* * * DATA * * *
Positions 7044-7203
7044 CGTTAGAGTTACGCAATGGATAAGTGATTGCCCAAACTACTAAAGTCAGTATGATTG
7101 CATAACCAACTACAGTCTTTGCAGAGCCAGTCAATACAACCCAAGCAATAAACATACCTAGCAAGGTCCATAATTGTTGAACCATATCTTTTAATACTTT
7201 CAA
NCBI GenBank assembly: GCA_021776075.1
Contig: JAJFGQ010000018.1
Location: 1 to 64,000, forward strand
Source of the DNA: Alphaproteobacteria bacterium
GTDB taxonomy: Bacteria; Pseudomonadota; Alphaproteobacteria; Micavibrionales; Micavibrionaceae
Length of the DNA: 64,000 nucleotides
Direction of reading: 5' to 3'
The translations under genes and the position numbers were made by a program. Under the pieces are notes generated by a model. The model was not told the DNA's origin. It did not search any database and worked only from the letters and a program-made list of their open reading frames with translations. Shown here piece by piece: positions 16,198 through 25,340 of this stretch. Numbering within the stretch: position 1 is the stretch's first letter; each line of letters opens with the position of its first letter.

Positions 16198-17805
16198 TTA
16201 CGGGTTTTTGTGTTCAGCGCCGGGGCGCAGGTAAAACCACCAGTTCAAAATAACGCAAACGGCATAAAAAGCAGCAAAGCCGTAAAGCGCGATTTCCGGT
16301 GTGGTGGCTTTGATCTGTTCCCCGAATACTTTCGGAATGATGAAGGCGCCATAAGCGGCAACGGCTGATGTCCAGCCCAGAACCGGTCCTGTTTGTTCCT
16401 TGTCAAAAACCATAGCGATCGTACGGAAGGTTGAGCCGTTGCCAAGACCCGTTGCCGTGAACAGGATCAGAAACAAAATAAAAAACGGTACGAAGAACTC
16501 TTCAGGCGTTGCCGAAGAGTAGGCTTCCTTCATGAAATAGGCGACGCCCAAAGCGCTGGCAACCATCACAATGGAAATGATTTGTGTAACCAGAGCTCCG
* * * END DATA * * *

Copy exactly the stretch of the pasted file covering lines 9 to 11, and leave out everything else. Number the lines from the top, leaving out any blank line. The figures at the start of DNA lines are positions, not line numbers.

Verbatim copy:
GTDB taxonomy: Bacteria; Pseudomonadota; Alphaproteobacteria; Micavibrionales; Micavibrionaceae
Length of the DNA: 64,000 nucleotides
Direction of reading: 5' to 3'